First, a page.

Obligatory self-promotion: See my review of Yoshino's book in the Michigan Law Review, or at my SSRN page at right.

Posted by: Paul Horwitz | Oct 3, 2008 3:40:03 PM

You seem to have fallen into the trap of assuming that, because YOU hear about the court cases and the academic discussions of those court cases and doctrines, academics must not be engaged in anything else. But that's simply false.

I don't believe I have fallen into that trap. But I do believe you have sidestepped the actual substance of my post. It was: "[I]sn't anyone else troubled by the notion that California's experiment in direct democratic deliberation over gay marriage would be curtailed by a Supreme Court opinion imposing gay marriage on the states as a matter of federal law? Why nullify actual public recognition to replace it with bogus and coerced public recognition that generates resentment?" The argument is not solely that court-centered academic debate is, well, academic, but that it is actually counterproductive and/or harmful to real social progress for gays.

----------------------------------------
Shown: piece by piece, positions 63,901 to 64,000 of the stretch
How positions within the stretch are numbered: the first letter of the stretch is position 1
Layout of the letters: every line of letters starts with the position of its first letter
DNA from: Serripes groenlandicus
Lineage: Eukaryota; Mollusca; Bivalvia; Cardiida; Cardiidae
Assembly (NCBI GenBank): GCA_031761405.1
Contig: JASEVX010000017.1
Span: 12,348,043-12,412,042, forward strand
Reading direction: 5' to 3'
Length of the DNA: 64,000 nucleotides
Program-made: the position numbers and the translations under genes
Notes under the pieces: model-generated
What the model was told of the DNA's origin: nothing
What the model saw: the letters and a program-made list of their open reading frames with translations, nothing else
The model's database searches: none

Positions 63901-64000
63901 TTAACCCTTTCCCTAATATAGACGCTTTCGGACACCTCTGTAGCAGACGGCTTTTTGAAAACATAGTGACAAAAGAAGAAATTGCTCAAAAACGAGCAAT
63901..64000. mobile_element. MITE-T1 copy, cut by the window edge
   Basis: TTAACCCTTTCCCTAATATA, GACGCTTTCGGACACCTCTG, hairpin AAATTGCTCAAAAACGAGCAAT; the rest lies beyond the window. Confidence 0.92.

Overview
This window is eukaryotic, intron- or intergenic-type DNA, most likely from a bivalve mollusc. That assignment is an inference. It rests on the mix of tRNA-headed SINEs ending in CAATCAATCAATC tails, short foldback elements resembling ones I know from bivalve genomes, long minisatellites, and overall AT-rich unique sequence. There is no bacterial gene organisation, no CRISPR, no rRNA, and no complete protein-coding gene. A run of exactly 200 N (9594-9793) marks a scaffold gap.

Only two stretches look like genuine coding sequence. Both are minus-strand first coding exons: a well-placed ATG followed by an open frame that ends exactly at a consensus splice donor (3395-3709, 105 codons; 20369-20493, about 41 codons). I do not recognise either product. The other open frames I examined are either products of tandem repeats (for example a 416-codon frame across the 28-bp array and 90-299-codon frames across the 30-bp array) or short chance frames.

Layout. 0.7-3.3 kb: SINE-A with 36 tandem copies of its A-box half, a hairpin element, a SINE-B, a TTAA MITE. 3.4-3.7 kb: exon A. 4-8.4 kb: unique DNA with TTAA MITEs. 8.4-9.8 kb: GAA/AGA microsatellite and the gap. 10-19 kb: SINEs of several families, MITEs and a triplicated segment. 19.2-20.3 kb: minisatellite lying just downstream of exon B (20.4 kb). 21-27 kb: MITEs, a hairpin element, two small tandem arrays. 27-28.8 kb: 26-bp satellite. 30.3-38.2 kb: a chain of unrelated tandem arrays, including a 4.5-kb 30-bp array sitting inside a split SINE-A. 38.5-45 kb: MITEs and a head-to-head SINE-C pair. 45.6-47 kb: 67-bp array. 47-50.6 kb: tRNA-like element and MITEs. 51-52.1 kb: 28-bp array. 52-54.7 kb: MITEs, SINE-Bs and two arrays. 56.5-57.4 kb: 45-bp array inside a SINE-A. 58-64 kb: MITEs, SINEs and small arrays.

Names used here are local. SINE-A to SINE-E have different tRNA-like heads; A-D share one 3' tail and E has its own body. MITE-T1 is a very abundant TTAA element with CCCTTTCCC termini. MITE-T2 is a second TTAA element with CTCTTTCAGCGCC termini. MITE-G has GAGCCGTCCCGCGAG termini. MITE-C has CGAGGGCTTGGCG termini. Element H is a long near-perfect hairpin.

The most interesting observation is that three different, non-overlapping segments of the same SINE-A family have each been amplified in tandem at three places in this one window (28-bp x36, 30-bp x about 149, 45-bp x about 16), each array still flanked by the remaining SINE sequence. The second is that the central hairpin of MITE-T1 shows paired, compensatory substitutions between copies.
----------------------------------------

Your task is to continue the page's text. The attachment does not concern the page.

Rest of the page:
Posted by: Jack Krevins | Oct 3, 2008 4:40:03 PM

Jack - Your argument - that we should lets states decide whether to extend equal rights to gay couples rather than impose such an obligation on them through the federal judiciary - is, without more, equally applicable to every judicially enforceable, federal right. Why not let states decide whether schools should be racially segregated? Why not let states decide whether blacks and whites should be permitted to marry? Why not let states decide whether the state can criminalize private, consensual sexual conduct between adults?